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I want to backup my server, but not bother with images /videos etc.

how can i tar.gz all those types of files i want (basically text files)?

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4 Answers

up vote 1 down vote accepted

You can use the find command to create an input list for most versions of tar.

Depending on the flavor of Unix are you using the command syntax may differ. For example on IBM AIX it would be something like this:

$ cd /directory/you/want/to/archive
$ find . \( -name '*.php' -o \
            -name '*.txt' -o \
            -name '*.inc' -o \
            -name '*.js' -o \
            -name '*.css' -o \
            -name '*.php3' \) -print > /tmp/input.list
$ tar -c -L/tmp/input.list -f - | gzip -c > /path/to/backup.tar.gz

If you have the fancy GNU(/Linux) utils you can do:

$ cd /directory/you/want/to/archive
$ find . -regex '.*\.\(php\|txt\|inc\|js\|css\|php3\)' -print > /tmp/input.list
$ tar -c -z -T /tmp/input.list -f /path/to/backup.tar.gz
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excellent work you great man!! –  neolix Jul 9 '10 at 13:34
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Use the --exclude=PATTERN from tar.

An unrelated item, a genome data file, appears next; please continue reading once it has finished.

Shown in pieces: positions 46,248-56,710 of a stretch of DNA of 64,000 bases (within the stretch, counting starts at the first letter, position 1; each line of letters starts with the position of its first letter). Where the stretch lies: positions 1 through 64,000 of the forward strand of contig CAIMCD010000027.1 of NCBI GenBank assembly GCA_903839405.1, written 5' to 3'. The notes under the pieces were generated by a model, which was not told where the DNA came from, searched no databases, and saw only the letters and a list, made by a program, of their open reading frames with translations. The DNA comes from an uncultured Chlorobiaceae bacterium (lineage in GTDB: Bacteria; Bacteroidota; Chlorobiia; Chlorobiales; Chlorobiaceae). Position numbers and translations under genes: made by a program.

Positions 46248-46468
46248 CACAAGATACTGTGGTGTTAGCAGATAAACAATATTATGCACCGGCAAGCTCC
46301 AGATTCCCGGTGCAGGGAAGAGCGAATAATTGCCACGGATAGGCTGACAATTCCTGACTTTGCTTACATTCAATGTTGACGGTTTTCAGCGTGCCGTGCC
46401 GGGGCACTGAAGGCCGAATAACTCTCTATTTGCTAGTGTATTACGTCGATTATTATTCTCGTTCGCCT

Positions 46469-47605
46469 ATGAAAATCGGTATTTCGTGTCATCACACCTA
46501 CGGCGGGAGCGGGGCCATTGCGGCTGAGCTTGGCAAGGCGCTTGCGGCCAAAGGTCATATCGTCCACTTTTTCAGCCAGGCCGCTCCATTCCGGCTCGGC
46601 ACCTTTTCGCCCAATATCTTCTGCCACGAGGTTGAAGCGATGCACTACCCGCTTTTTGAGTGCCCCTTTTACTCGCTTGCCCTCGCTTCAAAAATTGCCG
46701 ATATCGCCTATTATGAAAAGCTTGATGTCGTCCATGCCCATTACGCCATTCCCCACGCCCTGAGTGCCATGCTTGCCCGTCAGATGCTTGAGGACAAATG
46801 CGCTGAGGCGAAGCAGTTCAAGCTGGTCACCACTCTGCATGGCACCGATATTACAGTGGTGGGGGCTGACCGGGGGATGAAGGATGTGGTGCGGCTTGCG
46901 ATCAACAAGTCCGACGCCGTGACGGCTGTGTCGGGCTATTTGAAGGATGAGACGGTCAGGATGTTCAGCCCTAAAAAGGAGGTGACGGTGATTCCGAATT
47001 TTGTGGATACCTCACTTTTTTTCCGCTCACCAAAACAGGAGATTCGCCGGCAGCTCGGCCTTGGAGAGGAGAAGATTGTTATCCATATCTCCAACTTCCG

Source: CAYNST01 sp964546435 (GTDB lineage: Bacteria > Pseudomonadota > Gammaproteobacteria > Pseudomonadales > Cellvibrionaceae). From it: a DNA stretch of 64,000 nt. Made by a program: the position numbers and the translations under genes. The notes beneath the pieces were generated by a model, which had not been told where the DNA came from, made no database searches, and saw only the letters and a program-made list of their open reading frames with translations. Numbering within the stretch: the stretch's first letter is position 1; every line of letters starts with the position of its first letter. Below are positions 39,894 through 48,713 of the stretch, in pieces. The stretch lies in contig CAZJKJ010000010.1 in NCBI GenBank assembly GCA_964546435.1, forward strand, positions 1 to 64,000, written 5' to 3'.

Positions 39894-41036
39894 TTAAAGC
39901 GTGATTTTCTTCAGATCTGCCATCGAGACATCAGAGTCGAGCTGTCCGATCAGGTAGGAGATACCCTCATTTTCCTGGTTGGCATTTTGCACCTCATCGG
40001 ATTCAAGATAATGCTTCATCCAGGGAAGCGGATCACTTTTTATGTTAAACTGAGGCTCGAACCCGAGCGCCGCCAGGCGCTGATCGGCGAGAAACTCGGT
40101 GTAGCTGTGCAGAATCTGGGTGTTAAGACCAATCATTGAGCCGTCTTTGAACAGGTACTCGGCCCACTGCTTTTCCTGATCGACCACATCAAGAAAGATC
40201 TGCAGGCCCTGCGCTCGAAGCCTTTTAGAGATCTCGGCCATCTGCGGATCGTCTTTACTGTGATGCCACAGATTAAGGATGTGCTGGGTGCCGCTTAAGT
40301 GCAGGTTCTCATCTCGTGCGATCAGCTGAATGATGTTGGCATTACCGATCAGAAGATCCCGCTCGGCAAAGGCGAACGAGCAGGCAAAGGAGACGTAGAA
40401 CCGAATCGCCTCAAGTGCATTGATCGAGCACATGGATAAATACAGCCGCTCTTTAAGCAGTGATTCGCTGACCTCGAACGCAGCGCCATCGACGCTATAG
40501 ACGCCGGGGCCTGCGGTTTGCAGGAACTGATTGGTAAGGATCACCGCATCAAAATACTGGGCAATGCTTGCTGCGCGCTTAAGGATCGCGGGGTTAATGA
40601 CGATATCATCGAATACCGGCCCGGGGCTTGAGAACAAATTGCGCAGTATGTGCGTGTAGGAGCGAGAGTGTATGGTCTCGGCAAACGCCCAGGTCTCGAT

That would be a 'negative enumeration'. For a 'positive enumeration' you can do this:

find . -name "*.php" -o -name "*.txt" -o -name "*.inc" -o -name "*.js" -o -name "*.css" -o -name "*.php3" -print0 | xargs -0 tar zcvf backup.tar.gz

-print0 and -0 are used for filenames with spaces on them.

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If you use bash4 or zsh as your shell, you could also perform this task without resorting to find.

First, you need to enable fancy file globbing. In Bash, this can be done like this:

shopt -s extglob globstar

In Zsh, the corresponding command is:

setopt extendedglob

The rest is a piece of cake:

tar zcvf archive.tgz /path/to/dir/**/*(*.php|*.txt|*.inc|*.js|*.css|*.php3)

The ** is a recursive wildcard, which matches all levels of subdirectories. The parenthesis is called a glob modifier, and restricts the matches of the preceding * wildcard to those that also match one of *.php, *.txt, etc.

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